Natural remanent magnetization

Rocks can acquire a natural remanent magnetization (NRM) in several ways. If the NRM forms at the same time as the rock it is referred to as primary; if acquired during the subsequent history of the rock it is termed secondary.

The primary remanence of igneous rocks is known as thermoremanent magnetization (TRM). It is acquired as the rock cools from its molten state to below the

Curie temperature, which is realized after solidification. At this stage its ferromagnetic minerals pick up a magnetism in the same sense as the geomagnetic field at that time, which is retained during its subsequent history.

The primary remanence in clastic sedimentary rocks is known as detrital remanent magnetization (DRM). As the sedimentary particles settle through the water column, any ferromagnetic minerals present align in the direction of the geomagnetic field. On reaching bottom the particles flatten out, and if of elongate form preserve the azimuth of the geomagnetic field but not its inclination (Fig. 3.12). After burial, when the sediment is in a wet slurry state, the magnetic particles realign with the geomagnetic field as a result of micro-seismic activity, and this orientation is retained as the rock consolidates.

Secondary NRM is acquired during the subsequent history of the rock according to various possible mechanisms. Chemical remanent magnetization (CRM) is acquired when ferromagnetic minerals are formed as a result of a chemical reaction, such as oxidation. When of a sufficient size for the formation of one or more domains, the grains become magnetized in the direction of the geomagnetic field at the time of reaction. Isothermal remanent magnetization (IRM) occurs in rocks which have been subjected to strong magnetic fields, as in the case of a lightning strike. Viscous remanent magnetization (VRM) may arise when a rock remains in a relatively weak magnetic field over a long period of time as the magnetic domains relax and acquire the external field direction.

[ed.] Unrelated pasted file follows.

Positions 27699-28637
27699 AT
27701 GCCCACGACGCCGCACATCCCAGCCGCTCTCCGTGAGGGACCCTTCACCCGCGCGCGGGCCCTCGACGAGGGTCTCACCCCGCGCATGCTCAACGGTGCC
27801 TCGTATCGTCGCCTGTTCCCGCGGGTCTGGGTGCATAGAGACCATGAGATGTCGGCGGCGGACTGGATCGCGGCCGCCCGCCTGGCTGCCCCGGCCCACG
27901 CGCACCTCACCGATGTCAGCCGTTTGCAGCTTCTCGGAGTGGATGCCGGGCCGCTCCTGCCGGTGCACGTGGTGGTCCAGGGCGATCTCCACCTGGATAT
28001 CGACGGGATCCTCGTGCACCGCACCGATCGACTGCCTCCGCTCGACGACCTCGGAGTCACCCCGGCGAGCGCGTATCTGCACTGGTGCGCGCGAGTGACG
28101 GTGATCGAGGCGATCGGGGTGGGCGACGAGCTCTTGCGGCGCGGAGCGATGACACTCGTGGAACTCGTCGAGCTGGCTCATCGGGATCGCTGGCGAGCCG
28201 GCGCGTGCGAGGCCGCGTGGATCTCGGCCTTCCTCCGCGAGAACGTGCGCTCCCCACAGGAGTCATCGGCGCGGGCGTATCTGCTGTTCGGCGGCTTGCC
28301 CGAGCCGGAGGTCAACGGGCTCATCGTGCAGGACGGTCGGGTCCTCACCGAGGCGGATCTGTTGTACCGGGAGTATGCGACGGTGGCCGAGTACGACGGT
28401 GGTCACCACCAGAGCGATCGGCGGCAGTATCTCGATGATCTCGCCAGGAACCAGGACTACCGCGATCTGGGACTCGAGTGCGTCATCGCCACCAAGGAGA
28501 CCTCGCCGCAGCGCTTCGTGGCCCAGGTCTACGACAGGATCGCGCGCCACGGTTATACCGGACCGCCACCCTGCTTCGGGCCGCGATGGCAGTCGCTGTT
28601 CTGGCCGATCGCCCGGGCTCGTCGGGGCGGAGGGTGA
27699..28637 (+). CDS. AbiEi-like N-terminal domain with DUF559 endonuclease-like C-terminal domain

Some CRM may be acquired soon after formation, for example during diagenesis, or during a metamor-phic event of known age, and hence preserve useful paleomagnetic information.

CRM, TRM, and DRM tend to be "hard," and remain stable over long periods of time, whereas certain secondary components of NRM, notably VRMs, tend to be "soft" and lost relatively easily. It is thus possible to destroy the "soft" components and isolate the "hard" components by the technique of magnetic cleaning. This involves monitoring the orientation and strength of the magnetization of a rock sample as it is subjected either to an alternating field of increasing intensity or to increasing temperature. Having isolated the primary remanent magnetization, its strength and direction are measured with either a spinner magnetometer or superconducting magne

Figure 3.12 Development of detrital remanent magnetization.

tometer. The latter instrument is extremely sensitive and capable of measuring NRM orientations of rocks with a very low concentration of ferromagnetic minerals.

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